there is an is -- if liquidity crunch they will be forced to sell the equity. they do not just hold junk. they hold like a soft, -- they hold microsoft. if there is a crunching credit this will affect the high quality u.s. names. guy: you expects that to happen? >> at some point we think that could happen. some sort of exogenous shock, like a rally in the dollar or perhaps some kind of oil fall again. if we see oil fall below where we are now. 40. if there is some kind of shock, an exogenous shock, that would be enough to trigger this. guy: one final caution. the long euro equity trade has to be the most crowded trade or is. if it turns out not to be the right trade, everybody is going for the door at the same time. does that were you? >> -- worry you? >> the exit door is the narrowest. the liquidity and the fx market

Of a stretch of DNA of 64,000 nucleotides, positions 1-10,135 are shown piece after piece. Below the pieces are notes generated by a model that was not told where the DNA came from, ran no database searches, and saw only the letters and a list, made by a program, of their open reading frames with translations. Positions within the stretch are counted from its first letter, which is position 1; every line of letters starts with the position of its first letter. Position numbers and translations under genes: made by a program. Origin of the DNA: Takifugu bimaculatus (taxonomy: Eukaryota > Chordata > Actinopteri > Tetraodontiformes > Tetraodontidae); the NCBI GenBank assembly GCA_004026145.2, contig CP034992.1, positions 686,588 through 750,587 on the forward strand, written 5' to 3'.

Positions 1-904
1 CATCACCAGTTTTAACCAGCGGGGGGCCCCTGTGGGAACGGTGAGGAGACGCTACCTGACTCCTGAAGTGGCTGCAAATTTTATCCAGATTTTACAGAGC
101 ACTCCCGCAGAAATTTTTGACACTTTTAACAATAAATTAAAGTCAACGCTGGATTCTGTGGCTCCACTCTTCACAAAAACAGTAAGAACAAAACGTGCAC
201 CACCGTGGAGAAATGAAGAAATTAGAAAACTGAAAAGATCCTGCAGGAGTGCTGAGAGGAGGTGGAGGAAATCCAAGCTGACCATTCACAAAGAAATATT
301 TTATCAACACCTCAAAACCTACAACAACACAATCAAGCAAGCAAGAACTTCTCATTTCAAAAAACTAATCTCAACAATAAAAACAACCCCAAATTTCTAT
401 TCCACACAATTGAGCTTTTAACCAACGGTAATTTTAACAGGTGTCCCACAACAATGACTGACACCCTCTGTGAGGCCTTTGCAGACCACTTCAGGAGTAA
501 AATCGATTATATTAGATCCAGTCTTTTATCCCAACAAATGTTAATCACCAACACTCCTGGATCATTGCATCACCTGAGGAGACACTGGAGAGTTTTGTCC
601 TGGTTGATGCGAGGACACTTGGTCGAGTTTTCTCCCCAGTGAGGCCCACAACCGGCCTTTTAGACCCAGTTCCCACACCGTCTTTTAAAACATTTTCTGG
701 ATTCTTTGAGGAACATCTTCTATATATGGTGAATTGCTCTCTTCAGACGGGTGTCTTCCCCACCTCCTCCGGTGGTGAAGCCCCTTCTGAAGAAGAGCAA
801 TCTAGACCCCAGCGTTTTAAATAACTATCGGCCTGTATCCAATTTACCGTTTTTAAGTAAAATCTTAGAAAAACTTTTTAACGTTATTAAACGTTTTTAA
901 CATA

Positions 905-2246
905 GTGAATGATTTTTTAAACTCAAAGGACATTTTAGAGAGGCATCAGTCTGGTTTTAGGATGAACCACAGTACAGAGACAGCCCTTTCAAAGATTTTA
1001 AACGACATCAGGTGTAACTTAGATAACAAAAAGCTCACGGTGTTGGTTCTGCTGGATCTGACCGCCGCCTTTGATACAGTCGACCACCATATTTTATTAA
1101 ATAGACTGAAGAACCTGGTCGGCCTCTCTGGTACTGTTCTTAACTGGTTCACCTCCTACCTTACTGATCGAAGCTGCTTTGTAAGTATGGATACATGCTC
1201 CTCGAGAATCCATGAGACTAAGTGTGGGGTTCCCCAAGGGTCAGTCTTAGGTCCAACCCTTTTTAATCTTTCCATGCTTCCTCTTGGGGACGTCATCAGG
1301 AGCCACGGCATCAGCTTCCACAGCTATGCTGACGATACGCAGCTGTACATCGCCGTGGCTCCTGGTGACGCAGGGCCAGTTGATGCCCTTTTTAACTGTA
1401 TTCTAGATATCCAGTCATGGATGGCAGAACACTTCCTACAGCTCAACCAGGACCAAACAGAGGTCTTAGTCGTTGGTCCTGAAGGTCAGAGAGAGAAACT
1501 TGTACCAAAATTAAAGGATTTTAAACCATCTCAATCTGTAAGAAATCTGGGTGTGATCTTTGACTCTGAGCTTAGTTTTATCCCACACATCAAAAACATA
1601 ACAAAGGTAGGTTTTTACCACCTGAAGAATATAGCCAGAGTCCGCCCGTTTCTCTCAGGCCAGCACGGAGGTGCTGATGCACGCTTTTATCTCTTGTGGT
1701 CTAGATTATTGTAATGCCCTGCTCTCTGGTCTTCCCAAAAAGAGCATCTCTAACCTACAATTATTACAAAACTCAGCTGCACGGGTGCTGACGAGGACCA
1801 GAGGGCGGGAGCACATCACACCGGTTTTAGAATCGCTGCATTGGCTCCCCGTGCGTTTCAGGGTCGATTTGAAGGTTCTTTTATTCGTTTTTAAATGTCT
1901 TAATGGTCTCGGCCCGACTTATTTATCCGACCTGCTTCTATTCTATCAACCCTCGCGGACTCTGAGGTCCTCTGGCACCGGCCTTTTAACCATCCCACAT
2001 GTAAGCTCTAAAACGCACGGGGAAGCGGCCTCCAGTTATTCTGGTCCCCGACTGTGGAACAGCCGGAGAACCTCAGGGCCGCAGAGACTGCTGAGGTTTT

is so deep it is unbelievable. if you look at high-yield bonds, sometimes you get a price every other way. it is much harder to get out of that market than the fx market. that is where i am most worried about liquidity is in credit. that is where the impact will be biggest. francine: what a great treat to have you on the show, especially on thanksgiving. happ thanks giving. u.s. markets are closed today. bloomberg business week looks every year ahead of what is going to happen. that is what we will be watching next. taking a look at what next year looks like in the land of technology. ♪
martha: i was told when i started that i couldn't be a director because i was a woman. and i have been directing now for many years, but certainly not as frequently as i would have had i been a man. maria: i was going into meetings on projects with people as a feature director who had worked with academy award nominated actors. so i should have been taken seriously in these meetings. but i wasn't. it was always a sense of, can you really do this? that a man could do it better. lexi: people would say things to me like your movie would have